One shipping container which readily adapts itself to a vacuum process for using cold air cooling is taught by Stollberg in U.S. Pat. No. 4, 176,745. As taught by the '745 patent, a shipping container comprising a tray and separable cover sections are provided with closure flaps on both the tray and cover sections. When the cover is in place on the tray, the two flaps, being in registry, provide communication between the interior of the shipping container and the ambient temperature. Such communication may then be used to withdraw, by vacuum, the relatively warm air from inside the container having stored within it floral produce. The relatively warm air is replaced with relatively cool or cold air from within a refrigerated storage facility.
The container taught by '745 is, in many respects, typical of container of containers in general use in the floral industry. Referring now to FIGS. 5 and 6 of that reference, it will be appreciated that the tray and cover taught therein are formed of a single piece of cut and formed corrugated cardboard which has been preformed by cutting and creasing so as to enable its assembly into its final form. '745 teaches, for instance at Column 2, lines 65-67, that "any suitable expedient such as glue, staples, etc., may be employed to secure the flaps to the side walls". From the study of those figures, it will be apparent that the container taught by Stollberg will be prone to leakage of any water from within the container. By way of example, but not limitation, such water or other fluids may have been injected in the container in the form of cold water, ice slurry, melted ice, or the water given off by respiration or decomposition of the floral produce stored within.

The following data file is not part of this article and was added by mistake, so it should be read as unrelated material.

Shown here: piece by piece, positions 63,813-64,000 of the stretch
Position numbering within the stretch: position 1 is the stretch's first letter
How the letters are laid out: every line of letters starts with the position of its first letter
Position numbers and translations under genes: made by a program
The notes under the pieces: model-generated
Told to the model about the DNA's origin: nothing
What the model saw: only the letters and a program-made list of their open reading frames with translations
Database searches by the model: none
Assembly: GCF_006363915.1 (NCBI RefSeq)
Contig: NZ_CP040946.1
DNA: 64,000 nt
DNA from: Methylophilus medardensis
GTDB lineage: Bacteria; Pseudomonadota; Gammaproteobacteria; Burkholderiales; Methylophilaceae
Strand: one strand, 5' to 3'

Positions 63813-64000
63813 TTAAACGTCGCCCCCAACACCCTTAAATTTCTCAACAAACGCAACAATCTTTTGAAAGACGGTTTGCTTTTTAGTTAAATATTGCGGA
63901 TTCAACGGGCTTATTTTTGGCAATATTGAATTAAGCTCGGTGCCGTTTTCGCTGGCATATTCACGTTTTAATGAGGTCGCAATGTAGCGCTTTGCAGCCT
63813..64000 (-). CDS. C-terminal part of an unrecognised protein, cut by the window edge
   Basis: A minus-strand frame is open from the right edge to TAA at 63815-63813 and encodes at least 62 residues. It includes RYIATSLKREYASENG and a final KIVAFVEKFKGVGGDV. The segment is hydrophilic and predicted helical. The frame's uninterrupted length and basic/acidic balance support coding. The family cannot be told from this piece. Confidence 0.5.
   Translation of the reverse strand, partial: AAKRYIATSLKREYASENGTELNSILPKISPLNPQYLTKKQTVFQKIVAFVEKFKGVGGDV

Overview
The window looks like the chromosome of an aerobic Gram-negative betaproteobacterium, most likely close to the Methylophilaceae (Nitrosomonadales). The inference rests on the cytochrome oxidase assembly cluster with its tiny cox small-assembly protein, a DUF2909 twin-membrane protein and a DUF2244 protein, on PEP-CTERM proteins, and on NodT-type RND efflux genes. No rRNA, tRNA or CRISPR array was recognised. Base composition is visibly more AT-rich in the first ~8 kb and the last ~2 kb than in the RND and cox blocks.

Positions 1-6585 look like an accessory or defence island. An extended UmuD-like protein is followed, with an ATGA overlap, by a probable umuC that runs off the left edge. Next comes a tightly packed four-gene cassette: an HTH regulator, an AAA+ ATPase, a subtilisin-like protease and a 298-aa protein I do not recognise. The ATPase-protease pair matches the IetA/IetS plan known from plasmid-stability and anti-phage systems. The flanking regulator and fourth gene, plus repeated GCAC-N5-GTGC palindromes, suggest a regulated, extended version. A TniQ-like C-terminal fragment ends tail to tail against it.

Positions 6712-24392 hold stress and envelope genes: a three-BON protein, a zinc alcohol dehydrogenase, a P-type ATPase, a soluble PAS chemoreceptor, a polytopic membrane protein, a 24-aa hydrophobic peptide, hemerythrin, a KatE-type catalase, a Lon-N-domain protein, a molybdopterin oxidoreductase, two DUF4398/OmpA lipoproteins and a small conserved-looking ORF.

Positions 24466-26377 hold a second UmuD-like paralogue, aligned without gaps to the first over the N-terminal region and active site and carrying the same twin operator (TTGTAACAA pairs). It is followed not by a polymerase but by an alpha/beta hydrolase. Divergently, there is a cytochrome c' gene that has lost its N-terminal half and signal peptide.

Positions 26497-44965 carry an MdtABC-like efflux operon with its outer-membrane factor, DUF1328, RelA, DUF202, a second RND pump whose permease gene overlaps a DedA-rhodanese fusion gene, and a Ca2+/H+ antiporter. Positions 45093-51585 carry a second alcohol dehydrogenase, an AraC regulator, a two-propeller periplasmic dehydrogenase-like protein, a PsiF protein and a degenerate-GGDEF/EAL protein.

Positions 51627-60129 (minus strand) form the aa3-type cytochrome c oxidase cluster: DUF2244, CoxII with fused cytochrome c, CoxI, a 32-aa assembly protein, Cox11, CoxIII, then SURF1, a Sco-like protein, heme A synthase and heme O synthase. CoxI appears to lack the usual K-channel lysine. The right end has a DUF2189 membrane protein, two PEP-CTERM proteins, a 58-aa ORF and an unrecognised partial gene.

In addition to the maintenance of a reasonably optimal storage and shipping temperature, the attainment and maintenance of a reasonably optimal humidity or moisture level is also of critical importance to the prolonged storage and shelf life of most floral produce, indeed of most fresh produce of all kinds. To this end, a number of methodologies have been adapted to retain moisture about produce. A common means to this end is the providing, within a shipping container, of a moisture barrier. One such barrier is taught in U.S. Pat. No. 5,379,549 to Carcich, et al. As taught by Carcich, cut produce as well as a moisture retention block is encompassed in a moisture barrier for maintaining the proper humidity of the floral produce stored within. This moisture barrier, comprising for instance a polyethylene sheet bag, is then enclosed in a box, preferably of corrugated fiber board construction, which is in turn sealed.